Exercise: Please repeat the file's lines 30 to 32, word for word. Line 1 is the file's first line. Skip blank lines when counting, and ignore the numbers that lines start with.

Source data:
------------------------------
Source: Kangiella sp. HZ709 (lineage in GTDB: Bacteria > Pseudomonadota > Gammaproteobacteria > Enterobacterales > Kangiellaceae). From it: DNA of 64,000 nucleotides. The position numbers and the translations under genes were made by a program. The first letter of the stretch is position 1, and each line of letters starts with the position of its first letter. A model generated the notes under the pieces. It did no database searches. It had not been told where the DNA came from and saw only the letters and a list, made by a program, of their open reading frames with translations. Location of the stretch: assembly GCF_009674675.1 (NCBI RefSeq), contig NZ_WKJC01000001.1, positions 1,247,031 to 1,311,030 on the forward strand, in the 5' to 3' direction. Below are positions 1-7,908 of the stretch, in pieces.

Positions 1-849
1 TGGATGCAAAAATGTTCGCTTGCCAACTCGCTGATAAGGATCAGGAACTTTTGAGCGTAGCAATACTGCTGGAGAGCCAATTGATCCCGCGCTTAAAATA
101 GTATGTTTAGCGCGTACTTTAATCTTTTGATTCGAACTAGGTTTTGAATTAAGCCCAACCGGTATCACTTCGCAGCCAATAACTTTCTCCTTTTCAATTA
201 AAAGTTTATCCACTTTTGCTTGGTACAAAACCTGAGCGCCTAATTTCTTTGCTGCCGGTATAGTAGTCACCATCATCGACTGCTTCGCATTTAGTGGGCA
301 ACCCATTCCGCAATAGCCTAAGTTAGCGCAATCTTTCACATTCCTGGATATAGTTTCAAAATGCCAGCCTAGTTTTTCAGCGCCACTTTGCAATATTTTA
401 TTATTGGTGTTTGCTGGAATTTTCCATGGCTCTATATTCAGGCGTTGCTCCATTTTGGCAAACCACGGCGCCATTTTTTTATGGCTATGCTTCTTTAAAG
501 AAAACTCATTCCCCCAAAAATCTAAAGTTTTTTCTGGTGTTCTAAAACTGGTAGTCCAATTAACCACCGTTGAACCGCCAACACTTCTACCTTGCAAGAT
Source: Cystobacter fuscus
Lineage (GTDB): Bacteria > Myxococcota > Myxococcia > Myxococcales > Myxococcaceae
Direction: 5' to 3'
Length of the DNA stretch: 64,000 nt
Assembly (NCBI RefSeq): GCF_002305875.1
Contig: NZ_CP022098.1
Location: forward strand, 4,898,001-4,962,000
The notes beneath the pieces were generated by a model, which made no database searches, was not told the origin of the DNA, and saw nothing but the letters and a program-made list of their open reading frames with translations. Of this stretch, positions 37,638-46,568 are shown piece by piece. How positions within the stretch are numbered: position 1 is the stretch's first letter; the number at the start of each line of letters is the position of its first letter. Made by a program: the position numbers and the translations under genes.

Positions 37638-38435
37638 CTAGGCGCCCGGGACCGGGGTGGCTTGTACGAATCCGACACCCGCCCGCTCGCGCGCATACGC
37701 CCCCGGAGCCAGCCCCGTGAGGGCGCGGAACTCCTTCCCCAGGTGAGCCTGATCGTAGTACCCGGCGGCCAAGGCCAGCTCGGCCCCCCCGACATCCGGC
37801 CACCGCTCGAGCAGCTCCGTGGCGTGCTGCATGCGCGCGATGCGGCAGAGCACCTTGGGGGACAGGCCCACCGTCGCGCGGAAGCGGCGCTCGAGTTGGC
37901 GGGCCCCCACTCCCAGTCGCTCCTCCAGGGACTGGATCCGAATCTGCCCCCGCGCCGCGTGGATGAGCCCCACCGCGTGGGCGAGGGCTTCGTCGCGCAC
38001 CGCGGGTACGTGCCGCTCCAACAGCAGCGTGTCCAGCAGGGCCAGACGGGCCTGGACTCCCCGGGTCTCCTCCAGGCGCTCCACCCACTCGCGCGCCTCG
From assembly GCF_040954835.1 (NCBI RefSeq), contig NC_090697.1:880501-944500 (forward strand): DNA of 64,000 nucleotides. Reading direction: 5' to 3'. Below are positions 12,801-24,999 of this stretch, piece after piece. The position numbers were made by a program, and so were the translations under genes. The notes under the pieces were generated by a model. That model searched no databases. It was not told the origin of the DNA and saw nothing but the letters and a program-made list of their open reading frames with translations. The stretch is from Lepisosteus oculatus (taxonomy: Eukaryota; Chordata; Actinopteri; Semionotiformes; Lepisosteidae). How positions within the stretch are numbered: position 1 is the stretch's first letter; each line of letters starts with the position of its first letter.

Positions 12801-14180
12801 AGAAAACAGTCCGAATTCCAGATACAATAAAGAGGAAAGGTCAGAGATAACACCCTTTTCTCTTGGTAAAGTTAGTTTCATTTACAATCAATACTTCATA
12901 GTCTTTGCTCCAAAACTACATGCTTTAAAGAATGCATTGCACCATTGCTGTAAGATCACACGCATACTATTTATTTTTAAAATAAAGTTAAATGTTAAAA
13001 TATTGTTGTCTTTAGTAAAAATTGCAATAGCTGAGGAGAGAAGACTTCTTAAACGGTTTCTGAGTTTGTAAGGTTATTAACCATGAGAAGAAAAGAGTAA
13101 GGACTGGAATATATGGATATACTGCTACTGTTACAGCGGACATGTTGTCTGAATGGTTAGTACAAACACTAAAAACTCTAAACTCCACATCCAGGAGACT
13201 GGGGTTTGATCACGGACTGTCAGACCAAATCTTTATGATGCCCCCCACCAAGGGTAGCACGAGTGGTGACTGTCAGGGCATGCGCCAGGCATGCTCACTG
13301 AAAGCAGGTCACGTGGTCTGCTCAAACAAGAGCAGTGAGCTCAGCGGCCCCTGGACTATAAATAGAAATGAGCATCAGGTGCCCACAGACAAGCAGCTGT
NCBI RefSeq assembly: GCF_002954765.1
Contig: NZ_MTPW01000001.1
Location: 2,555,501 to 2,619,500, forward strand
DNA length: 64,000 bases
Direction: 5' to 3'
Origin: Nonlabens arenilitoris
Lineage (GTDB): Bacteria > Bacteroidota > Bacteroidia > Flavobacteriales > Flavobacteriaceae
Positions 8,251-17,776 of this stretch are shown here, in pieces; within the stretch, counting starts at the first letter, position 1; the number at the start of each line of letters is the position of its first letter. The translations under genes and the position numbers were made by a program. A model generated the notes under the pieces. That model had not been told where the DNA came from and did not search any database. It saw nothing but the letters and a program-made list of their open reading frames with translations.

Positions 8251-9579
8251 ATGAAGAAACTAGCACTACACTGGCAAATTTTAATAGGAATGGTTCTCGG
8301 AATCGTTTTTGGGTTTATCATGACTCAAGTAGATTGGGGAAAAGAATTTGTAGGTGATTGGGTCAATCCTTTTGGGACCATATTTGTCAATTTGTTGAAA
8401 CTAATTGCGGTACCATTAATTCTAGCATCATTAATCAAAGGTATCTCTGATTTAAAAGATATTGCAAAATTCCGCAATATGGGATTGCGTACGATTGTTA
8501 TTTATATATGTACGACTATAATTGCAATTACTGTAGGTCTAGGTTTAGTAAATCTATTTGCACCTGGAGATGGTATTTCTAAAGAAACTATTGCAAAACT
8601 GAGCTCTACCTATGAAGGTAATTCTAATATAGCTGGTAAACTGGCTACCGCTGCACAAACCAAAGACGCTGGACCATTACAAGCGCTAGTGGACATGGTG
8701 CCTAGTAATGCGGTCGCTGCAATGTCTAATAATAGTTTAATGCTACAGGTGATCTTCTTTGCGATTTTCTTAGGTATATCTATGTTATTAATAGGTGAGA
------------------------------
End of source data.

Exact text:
13301 AAAGCAGGTCACGTGGTCTGCTCAAACAAGAGCAGTGAGCTCAGCGGCCCCTGGACTATAAATAGAAATGAGCATCAGGTGCCCACAGACAAGCAGCTGT
NCBI RefSeq assembly: GCF_002954765.1
Contig: NZ_MTPW01000001.1